The opening in your neck is called a stoma. To care for your stoma, clean and dry it 2 times a day, and as needed. Do not let crust form on the skin at the stoma. You will need saline fluid or sterile water, 8 or 10 cotton-tipped swabs, gauze pads, a small cup, a mirror, presplit gauze, and ointment for the skin. Follow these steps:

  1. Wash your hands with soap and water for at least 30 seconds.
  2. Fill the cup with the saline fluid or sterile water. Dampen a gauze pad or cotton-tipped swab and squeeze out any excess liquid from the gauze.
  3. Clean and remove dried mucus around the stoma with the damp gauze pad or cotton-tipped swabs. To prevent spreading an infection, wipe the gauze or swab only once and then throw it away. Repeat with new, sterile material until the skin is clean. Be sure to look for any changes to the area, such as changes in colour or swelling.
  4. Dry your skin with a clean gauze pad. If your doctor tells you to use skin ointment for your stoma, apply the ointment with the remaining cotton-tipped swabs. If needed, use a new, presplit gauze to protect the skin.
  5. Wash your hands again.

Cleaning the inner cannula

A cannula is the tube that fits into the stoma. Clean and replace the inner cannula 2 times each day, and as needed. For a reusable inner cannula, you will need 2 small bowls, a small cannula pipe brush, sterile water or saline fluid, and a mirror. To clean the inner cannula:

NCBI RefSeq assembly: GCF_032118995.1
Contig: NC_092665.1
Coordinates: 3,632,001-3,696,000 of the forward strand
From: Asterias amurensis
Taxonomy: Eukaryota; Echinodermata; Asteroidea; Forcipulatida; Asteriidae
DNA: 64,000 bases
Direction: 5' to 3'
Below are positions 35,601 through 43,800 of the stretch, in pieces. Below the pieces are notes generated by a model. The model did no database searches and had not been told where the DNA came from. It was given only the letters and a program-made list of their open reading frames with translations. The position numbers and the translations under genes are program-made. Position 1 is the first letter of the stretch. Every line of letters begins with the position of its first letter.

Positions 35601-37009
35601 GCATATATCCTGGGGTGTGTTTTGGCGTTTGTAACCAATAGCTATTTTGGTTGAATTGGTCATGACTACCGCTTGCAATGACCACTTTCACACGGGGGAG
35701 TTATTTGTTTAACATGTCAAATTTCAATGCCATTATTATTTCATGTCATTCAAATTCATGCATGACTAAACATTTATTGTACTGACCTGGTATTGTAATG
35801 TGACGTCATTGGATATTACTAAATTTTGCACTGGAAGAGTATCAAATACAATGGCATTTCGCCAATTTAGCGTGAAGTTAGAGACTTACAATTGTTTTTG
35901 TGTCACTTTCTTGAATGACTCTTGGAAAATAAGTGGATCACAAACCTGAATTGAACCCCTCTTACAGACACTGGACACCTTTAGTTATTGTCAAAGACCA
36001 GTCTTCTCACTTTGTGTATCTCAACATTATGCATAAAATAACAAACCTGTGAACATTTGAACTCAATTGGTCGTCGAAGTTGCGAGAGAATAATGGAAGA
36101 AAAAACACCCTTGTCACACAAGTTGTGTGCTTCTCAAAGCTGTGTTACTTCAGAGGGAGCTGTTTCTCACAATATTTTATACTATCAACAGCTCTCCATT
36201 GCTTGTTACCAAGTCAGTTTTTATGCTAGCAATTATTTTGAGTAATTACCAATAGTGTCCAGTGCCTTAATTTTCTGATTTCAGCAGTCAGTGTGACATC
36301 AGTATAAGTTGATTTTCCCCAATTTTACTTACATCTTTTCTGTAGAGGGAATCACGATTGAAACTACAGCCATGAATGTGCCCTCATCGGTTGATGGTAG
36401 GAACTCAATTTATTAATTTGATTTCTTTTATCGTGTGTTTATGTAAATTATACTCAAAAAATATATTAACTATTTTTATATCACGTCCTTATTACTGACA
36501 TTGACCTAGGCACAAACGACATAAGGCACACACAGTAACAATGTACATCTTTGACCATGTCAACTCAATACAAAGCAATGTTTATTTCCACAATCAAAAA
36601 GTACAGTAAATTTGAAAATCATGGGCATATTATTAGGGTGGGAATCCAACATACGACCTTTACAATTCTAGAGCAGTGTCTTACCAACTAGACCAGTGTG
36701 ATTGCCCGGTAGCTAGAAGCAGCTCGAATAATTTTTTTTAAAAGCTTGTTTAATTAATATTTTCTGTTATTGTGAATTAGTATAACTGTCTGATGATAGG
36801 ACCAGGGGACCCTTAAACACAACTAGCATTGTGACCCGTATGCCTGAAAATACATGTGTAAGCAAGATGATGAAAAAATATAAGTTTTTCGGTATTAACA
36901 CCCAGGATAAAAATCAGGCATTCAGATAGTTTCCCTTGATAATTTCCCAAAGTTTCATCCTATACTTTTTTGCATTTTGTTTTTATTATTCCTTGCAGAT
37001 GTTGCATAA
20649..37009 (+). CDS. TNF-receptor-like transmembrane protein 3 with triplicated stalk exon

1. Wash your hands with soap and water for at least 30 seconds.
  2. Pour a small amount of sterile water or saline fluid into both bowls.
  3. Unlock the inner cannula from the trach and remove it by gently turning it counterclockwise then pulling it out and down. Put the reusable inner cannula into the first bowl. (If the inner cannula is disposable, throw it away and replace it with a new inner cannula.) Clean the inside and outside of the reusable inner cannula with the brush.
  4. Rinse the cannula in the second bowl. Shake the cannula out and slide it gently back into the outer cannula. Make sure the cannula is locked in place and you cannot pull it out.
  5. Wash your hands again.

When should you call for help?

Call 911 anytime you think you may need emergency care. For example, call if:

  • You have severe trouble breathing, and coughing or suctioning does not help.
  • Your trach falls out and you cannot get it back in.

Call your doctor or nurse call line now or seek immediate medical care if:

  • You have trouble breathing after suctioning.
  • You have signs of infection, such as:
    • Increased pain, swelling, warmth, or redness in the stoma.
    • Red streaks leading from the stoma.
    • Pus draining from the stoma.
    • A fever.
  • Your secretions change.

Watch closely for changes in your health, and be sure to contact your doctor or nurse call line if you have any problems. Make sure you have your emergency supplies, including the obturator, available when help arrives or when you arrive at the doctor's office.

Care instructions adapted under license by your healthcare professional. If you have questions about a medical condition or this instruction, always ask your healthcare professional. Healthwise, Incorporated disclaims any warranty or liability for your use of this information.